Pop Culture Princess

Pop Culture Princess
especially welcome to extensive readers

Monday, April 30, 2018

Celebrating a very bookish birthday one slice at a time

Last week, my birthday arrived and no,I'm not about to give away my age(let's just say I hit one of the big numbers) but I am willing to talk about all of the great books that I received as gifts.

First off, my wonderful little sister gave me a trio of Joanne Fluke's Hannah Swenson culinary mysteries,along with a DVD featuring some of the Hallmark channel Murder, She Baked movies based on a few of them.

Ever since I happened to catch the first of these adaptations(Chocolate Chip Cookie Murder,which I'm currently reading),my craving for these sinister sweet tales of baker Hannah Swenson and her assembled family and friends,plus a love interest or two, has been strong. Yes, it's light hearted entertainment but very tasty indeed.

While I did get the second and third books in the series, I did ask for one that is a little further down the line due to having seen the movie version already.

Peach Cobbler Murder has Hannah being accused of killing a rival baker in town, Shawna Lee, owner of the new bake shop Magnolia Blossom, who is not as proficient at pastry as she claims to be.

Other suspects include Shawna's sister Vanessa, whose finances are a tad shady, but that still doesn't drop the tensions between Hannah and her police detective boyfriend Mike. Fortunately, her dentist beau Norman is more than ready to offer her back-up.

No doubt there will be plenty of changes from book to screen yet that makes the reading all the more fun. Sampling a few different flavors in story telling makes for a savory sweet experience on page, if you ask me:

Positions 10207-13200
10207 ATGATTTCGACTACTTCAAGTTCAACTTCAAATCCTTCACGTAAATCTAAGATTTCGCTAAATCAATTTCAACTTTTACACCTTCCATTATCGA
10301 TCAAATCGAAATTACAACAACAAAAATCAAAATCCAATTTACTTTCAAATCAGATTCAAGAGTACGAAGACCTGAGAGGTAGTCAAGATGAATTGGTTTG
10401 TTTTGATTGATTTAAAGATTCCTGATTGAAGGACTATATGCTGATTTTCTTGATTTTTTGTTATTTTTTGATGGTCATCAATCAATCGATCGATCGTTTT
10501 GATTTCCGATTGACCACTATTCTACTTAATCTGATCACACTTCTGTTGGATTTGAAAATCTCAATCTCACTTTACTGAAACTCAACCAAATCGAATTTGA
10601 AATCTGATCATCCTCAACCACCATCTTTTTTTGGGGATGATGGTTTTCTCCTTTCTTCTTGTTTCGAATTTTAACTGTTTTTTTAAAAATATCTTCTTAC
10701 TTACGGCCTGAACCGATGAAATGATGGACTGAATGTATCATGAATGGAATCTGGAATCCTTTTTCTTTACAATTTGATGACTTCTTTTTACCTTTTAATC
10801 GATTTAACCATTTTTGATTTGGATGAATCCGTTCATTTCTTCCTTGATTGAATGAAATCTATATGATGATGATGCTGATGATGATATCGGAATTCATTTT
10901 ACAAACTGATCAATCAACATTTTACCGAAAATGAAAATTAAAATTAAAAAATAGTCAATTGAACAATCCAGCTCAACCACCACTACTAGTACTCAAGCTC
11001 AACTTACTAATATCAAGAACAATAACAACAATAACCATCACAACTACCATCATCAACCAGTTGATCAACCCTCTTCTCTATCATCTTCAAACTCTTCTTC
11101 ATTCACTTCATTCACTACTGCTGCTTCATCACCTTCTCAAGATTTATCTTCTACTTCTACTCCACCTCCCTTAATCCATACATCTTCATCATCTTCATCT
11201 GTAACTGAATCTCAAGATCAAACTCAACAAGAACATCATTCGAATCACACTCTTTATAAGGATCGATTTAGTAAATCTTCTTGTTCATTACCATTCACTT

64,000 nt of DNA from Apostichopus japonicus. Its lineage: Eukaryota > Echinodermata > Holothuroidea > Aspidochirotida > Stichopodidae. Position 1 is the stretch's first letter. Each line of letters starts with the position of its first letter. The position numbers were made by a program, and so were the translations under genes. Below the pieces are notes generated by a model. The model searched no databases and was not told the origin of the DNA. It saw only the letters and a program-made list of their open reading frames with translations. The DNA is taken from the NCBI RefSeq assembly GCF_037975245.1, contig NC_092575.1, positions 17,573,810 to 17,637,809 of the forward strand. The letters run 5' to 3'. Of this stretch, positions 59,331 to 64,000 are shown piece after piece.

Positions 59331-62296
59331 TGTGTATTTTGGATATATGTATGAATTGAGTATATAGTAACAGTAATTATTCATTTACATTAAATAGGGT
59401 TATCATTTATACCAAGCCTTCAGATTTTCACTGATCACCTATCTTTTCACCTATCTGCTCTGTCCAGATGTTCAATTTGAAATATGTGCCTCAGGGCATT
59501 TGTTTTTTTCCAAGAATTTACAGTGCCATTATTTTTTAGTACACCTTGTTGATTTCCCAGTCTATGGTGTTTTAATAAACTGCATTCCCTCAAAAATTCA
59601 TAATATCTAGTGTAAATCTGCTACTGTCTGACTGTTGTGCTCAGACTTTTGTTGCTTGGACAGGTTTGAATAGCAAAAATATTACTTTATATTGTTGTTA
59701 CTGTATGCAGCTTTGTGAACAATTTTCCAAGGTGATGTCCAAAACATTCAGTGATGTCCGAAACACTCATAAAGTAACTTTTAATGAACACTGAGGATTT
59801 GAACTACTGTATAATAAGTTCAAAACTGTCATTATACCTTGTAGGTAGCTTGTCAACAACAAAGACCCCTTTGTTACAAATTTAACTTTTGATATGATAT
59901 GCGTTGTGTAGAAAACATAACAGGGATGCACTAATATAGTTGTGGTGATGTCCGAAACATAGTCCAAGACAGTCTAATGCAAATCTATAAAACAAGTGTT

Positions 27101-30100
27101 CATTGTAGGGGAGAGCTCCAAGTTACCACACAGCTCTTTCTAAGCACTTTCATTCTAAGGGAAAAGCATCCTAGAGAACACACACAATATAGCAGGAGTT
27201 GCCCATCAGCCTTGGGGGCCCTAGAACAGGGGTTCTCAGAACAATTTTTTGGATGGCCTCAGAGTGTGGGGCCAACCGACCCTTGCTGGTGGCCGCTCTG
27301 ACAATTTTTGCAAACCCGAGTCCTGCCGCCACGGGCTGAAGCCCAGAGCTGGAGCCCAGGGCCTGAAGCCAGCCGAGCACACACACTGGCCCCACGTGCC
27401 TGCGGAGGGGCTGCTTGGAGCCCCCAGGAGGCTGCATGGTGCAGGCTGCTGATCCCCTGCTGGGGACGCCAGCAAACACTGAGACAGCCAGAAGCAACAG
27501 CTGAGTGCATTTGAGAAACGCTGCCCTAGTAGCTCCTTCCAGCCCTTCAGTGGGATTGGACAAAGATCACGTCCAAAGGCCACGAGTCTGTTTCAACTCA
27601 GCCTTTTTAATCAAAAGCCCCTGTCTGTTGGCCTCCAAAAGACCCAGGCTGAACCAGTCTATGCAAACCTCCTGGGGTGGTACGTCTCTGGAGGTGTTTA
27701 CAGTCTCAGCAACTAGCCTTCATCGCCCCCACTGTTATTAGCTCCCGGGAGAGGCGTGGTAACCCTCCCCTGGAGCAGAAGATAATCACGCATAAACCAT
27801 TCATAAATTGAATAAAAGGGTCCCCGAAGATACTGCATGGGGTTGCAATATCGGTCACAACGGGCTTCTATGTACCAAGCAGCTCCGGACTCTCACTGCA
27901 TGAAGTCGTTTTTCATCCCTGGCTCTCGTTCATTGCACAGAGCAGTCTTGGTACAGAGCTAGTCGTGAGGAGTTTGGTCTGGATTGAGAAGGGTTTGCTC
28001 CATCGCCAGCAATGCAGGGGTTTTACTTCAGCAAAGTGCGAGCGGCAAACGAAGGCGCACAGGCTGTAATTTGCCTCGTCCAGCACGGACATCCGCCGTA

That gift pack from my sister was a pre-birthday surprise; on the actual day, I went to the library. I did have a few returns to make(while renewing a couple of titles as well) but did borrow two books to enjoy on this occasion.

While that Hannah Swenson Christmas themed tale, Plum Pudding Murder, is slightly out of season(do have the movie though!), the time for a Dorothy Parker themed story is as eternally fashionable as a little black dress.

 In Dorothy Parker Drank Here, Ellen Meister follows up her delightful ghost romcom(Farewell,Dorothy Parker) with another charming haunting by the title blithe spirit. Her target this time is disgraced writer Ted Shriver, whose life span is quickly growing short.

If Dorothy can get him to sign the Algonquin guestbook that caused her afterlife residence on earth, he would be most congenial company indeed. However, she faces competition from a rather lively and alive source-TV producer Norah Wolfe, who has some career minded reasons for seeking Ted out. In order for both of these ladies to get his attention, they must work together to clear him of that charge of plagiarism which toppled his literary legacy.

Meister's earlier Dorothy Parker novel was a true cocktail of wit and emotion and while I may not be a drinking sort of gal, ordering another round of this salty goodness sounds good to me:

Meanwhile, the birthday fun continued into the weekend, as my sister and I went to see Avengers:Infinity War(which was amazing and I'll discuss it another time in depth) and after the movie, made a trip to a nearby bookstore.

One of my instant must haves was My Dear Hamilton by Stephanie Dray and Laura Kamoie, about Eliza Schuyler Hamilton, wife of Alexander. Their romance and marriage came with many obstacles,some of which were of her husband's making, but their love for one another held that special bond of theirs firmly together.